Activists stand around the Churchill statue yesterday after it was daubed in graffiti during the Black Lives Matter protests
A protestor lights a flair next to The Cenotaph during a Black Lives Matter protest in response to the death of American George Floyd on Saturday
The Home Secretary confirmed 137,500 people had attended more than 200 rallies at the weekend, at which a total 135 had been arrested, but none at the Bristol rally where the statue was toppled.
During the Westminster rallies last week, some of the 15,000 protesters scrawled graffiti on the statue of wartime PM Winston Churchill and the Cenotaph memorial on Whitehall.
It has sparked a heated debate over whether – and how – certain historical statues should be pulled down.
More anti-racism demonstrations are planned in London today as George Floyd is laid to rest in the US.
Mr Floyd, who died after a police officer in Minneapolis restrained him by holding a knee on his neck, will be buried in his home town of Houston in Texas.
A symbolic and socially distanced commemoration is planned at the Nelson Mandela statue in Parliament Square in London at 5pm, organised by Stand Up To Racism.
Boris Johnson said the killing had awakened an ‘incontrovertible, undeniable feeling of injustice’ worldwide.
The Prime Minister – who had previously condemned the ‘thuggery’ by a minority that marred some demonstrations – acknowledged many of the activists’ concerns were ‘founded on a cold reality’.
He said leaders ‘simply can’t ignore’ concerns that black, Asian and minority ethnic (Bame) groups face discrimination in education, employment and in law.
In the video statement released by Downing Street on Monday evening he said: ‘In this country and around the world his (Mr Floyd’s) dying words – I can’t breathe – have awakened an anger and a widespread and incontrovertible, undeniable feeling of injustice, a feeling that people from black and minority ethnic groups do face discrimination: in education, in employment, in the application of the criminal law.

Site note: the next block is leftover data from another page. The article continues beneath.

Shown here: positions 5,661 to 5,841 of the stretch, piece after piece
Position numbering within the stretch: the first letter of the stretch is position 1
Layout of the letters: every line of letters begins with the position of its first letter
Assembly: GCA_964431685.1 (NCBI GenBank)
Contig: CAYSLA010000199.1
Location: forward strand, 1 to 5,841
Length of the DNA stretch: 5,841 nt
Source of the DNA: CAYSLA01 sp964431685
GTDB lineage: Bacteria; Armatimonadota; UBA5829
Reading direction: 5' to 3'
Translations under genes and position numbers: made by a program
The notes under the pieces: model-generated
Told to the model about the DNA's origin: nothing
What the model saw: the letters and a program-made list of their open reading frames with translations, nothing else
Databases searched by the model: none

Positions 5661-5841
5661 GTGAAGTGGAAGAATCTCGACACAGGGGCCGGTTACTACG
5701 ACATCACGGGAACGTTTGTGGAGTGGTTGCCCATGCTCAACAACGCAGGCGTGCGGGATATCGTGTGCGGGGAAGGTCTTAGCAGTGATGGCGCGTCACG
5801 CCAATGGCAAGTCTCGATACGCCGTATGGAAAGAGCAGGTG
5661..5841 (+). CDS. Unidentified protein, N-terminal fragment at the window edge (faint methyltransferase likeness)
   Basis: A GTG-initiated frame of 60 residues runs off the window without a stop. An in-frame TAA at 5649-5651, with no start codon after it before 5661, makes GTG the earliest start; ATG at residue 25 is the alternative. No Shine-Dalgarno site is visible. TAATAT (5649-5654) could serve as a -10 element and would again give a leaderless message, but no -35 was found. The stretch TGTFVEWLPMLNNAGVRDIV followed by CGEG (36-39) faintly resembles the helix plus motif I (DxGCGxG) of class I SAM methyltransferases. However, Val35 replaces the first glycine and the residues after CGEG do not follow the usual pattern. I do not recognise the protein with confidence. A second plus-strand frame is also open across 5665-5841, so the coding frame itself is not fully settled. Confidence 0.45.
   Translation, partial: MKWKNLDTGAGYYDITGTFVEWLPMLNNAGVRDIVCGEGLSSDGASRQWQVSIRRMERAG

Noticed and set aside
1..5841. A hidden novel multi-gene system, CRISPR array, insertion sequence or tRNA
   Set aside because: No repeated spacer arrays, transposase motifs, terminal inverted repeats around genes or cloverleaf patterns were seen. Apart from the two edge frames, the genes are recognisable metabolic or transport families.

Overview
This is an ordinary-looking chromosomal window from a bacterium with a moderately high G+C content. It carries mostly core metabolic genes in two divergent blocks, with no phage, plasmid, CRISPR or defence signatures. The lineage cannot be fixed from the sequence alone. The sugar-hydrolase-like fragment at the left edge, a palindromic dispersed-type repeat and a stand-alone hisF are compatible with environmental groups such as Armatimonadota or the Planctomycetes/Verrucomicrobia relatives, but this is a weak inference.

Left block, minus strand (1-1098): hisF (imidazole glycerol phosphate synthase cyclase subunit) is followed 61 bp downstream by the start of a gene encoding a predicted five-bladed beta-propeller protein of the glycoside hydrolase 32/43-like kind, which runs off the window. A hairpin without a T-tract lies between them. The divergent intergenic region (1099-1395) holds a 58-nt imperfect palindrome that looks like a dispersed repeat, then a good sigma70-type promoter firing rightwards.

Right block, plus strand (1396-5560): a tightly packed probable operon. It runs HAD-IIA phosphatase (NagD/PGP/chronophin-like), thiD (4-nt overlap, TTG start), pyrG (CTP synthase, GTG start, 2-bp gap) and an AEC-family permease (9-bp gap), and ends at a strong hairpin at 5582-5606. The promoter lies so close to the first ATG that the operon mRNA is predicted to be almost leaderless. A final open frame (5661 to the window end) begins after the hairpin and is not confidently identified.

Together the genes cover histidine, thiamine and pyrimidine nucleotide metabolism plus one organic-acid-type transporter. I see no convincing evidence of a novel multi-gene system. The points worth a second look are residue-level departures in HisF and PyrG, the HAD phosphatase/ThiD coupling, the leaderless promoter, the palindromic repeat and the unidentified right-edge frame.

‘And we who lead and who govern simply can’t ignore those feelings because in too many cases, I am afraid, they will be founded on a cold reality.’
Still, the PM said those who harmed police or property would face ‘the full force of the law’.
He added he could not condone people breaking social distancing rules aimed at slowing the spread of the coronavirus, which he acknowledged was disproportionately harming Bame communities.
‘So no, I will not support those who flout the rules on social distancing, for the obvious reason that we risk a new infection at a critical time and just as we have made huge progress,’ he said.
The Mayor of London flagged further progress on Tuesday morning when he announced the city’s landmarks would be reviewed to ensure they reflect the capital’s diversity.
Sadiq Khan said the Commission for Diversity in the Public Realm will review the city’s landmarks – including murals, street art, street names, statues and other memorials – and consider which legacies should be celebrated before making recommendations.
Meanwhile, Stand Up To Racism co-convenor Sabby Dhalu said of Tuesday evening’s planned commemoration in London: ‘The uprising of black communities and others against racism since (George) Floyd was killed must lead to transformation against racial discrimination. We demand justice.’